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Dr. Sarah Amend - Deletion of samsn1 underlies genetic susceptibility to MGUS in mice

Sarah Amend, MD
Molecular Oncology, Washington University School of Medicine
St. Louis, MO, USA

12.16.13

Program: Oral and Poster Abstracts
Type: Oral
Session: 651. Myeloma: Biology and Pathophysiology, excluding Therapy: Clonal Evolution and Genomic Heterogeneity in Myeloma

Monday, December 9, 2013: 10:30 AM, 388-390 (Ernest N. Morial Convention Center)

Sarah Amend, B.S.1*, Liang Chu, PhD2*, Daniel Serie, PhD3*, Celine M Vachon, PhD4*, Lan Lu, MSci2*, Ravi Vij, MD5, Graham A Colditz, M.D., Dr.PH.6*, Katherine N Weilbaecher, MD7* and Michael H. Tomasson, MD5

1Molecular Oncology, Washington University School of Medicine, St. Louis, MO
2Department of Internal Medicine, Division of Oncology, Washington University School of Medicine, Saint Louis, MO
3Mayo Clinic, Rochester, MN
4Health Sciences Research, Mayo Clinic, Rochester, MN
5Department of Medicine, Division of Oncology, Washington University School of Medicine, Saint Louis, MO
6Department of Surgery, Washington University School of Medicine, Saint Louis, MO
7Department of Medicine, Division of Oncology, Washington University School of Medicine, St. Louis, MO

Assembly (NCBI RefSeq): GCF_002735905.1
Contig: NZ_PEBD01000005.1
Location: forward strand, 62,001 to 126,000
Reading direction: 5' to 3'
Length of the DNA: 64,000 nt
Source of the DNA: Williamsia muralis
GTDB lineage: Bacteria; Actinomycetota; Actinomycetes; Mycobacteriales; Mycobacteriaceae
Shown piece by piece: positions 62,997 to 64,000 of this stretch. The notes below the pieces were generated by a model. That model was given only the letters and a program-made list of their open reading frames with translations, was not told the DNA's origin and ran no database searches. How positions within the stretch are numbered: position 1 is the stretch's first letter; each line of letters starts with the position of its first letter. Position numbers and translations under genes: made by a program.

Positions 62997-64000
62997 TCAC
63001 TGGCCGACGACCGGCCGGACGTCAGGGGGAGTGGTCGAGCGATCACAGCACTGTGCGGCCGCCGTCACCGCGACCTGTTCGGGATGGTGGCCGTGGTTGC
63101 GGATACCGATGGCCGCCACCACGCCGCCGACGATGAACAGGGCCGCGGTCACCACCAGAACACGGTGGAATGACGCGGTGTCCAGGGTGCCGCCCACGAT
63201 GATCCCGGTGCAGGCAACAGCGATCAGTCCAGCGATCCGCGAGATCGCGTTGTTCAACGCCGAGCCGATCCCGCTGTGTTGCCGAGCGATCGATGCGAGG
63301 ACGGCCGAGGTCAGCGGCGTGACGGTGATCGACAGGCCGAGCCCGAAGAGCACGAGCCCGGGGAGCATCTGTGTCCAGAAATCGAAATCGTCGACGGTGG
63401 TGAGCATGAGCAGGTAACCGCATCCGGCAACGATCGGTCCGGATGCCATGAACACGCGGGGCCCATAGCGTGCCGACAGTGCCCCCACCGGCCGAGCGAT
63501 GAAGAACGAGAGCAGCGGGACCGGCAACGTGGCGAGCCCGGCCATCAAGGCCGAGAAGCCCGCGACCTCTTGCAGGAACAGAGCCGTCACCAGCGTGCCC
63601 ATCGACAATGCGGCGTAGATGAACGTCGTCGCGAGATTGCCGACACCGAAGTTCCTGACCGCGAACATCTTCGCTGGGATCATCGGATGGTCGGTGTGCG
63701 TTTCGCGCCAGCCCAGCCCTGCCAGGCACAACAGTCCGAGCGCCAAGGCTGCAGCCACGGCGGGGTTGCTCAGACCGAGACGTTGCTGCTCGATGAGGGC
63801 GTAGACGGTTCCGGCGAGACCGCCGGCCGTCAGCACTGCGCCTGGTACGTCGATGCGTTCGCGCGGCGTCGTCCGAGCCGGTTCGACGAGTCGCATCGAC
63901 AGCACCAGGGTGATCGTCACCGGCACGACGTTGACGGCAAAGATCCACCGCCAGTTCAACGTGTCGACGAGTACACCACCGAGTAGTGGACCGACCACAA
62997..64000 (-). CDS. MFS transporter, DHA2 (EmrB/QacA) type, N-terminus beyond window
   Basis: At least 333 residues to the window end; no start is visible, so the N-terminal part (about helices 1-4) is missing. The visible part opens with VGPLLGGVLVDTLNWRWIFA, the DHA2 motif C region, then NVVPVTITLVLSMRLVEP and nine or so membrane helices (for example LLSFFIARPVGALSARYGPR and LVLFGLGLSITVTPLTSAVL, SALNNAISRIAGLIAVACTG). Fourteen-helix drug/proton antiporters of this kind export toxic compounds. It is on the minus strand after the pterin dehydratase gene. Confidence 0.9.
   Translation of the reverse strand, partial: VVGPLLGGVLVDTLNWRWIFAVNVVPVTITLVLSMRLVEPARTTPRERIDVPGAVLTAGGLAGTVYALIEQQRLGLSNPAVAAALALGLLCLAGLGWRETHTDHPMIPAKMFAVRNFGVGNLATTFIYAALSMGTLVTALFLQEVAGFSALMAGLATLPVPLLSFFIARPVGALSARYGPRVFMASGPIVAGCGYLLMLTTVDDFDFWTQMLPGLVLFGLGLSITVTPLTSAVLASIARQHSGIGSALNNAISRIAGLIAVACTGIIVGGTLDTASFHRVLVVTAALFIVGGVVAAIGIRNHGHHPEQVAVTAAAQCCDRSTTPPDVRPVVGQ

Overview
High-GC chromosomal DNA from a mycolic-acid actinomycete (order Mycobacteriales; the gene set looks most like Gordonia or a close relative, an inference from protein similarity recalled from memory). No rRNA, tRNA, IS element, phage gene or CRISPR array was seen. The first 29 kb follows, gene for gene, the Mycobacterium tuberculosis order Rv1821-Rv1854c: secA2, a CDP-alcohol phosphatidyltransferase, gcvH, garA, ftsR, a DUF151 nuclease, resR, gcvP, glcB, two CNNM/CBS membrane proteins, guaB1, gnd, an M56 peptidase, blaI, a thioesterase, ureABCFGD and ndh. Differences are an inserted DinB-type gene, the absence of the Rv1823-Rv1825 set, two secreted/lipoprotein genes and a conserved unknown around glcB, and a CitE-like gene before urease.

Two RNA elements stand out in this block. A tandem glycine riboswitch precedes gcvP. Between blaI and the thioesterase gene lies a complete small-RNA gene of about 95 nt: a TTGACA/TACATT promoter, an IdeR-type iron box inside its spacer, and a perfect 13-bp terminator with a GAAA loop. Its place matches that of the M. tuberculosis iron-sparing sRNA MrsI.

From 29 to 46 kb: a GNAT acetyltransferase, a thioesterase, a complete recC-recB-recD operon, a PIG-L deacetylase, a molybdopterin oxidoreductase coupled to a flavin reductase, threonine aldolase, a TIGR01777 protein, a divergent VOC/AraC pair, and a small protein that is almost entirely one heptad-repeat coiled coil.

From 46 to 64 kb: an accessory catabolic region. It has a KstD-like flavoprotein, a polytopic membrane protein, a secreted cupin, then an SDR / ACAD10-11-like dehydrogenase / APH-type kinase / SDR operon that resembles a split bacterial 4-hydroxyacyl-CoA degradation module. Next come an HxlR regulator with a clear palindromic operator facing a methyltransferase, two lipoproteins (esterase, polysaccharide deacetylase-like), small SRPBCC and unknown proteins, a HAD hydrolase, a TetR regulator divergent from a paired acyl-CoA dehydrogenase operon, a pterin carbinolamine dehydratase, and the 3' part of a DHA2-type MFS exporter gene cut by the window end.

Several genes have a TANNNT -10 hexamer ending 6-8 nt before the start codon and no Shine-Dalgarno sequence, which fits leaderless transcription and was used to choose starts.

KaLwRij/C57Bl (KaLwRij, "Kal-ridge") is a spontaneous mutant mouse strain predisposed to monoclonal gammopathy of uncertain significance (MGUS) and parallels many features of human pathology including progression to multiple myeloma (MM). In African Americans, an increased prevalence of MM is due to an increased risk of MGUS development (rather than increased rate of progression from MGUS) and is likely therefore mediated by germline MGUS risk alleles. In both humans and mice, the genetic basis for MGUS/MM risk is unknown. We sought to identify the genetic basis for MGUS/MM risk in KaLwRij mice to shed light on genes or pathways that might mediate risk in humans. We employed a novel integrative computational analysis, combining KaLwRij/B6 modified haplotype block analysis and low-power human MM/control single nucleotide polymorphism (SNP) data. We used high-density SNP arrays to establish genetic distances of KaLwRij from 11 another diverse inbred strains and confirmed close homology to parent C57Bl/6. Haplotype block analysis identified genetic loci that diverged from C57Bl/6 and included over 500 genes. We filtered the haplotype list using previously published RNA expression data from the bone marrow of C57Bl/6 and KaLwRij mice, to identify 71 differentially expressed genes. As a final filter, we used SNP data from a genome wide association study (GWAS) of human Caucasian MM case and normal volunteer samples (~300 each) to identify SNPs differentially represented in MM patients. Combining these sets yielded four (4) candidate genes. Our top candidate, Samsn1 (Hacs1), is a negative regulator of B-cell activation and interestingly, was first identified as a gene differentially expressed in MM. Strikingly, we found that KaLwRij mice had a complete germline deletion of the Samsn1 gene. Samsn1 is expressed within the hematopoetic compartment, including B-cells, macrophages, and osteoclasts (OC), key cell types that participate in MM pathology. Consistent with the reported inhibitory function of SAMSN1, KaLwRij had enhanced naïve B-cell response and constitutive Lyn phosphorylation. Further, we found that KaLwRij macrophages and OC also have constitutive Lyn activation consistent activation of cytokine signaling pathways in stromal cells. Absence of Samsn1 may lead to unregulated B-cell and macrophage/OC activation, priming both a pro-tumor bone microenvironment and B-cells for development of MGUS and predisposition to MM. Our approach focused on germline loci rather than malignant cell genetic alterations, advancing our understanding of host predisposition. Identification of the gene or genes predisposing patients to MGUS/MM will provide novel targets for identifying at-risk individuals and will potentially allow the develop of preventative therapeutics for MM.

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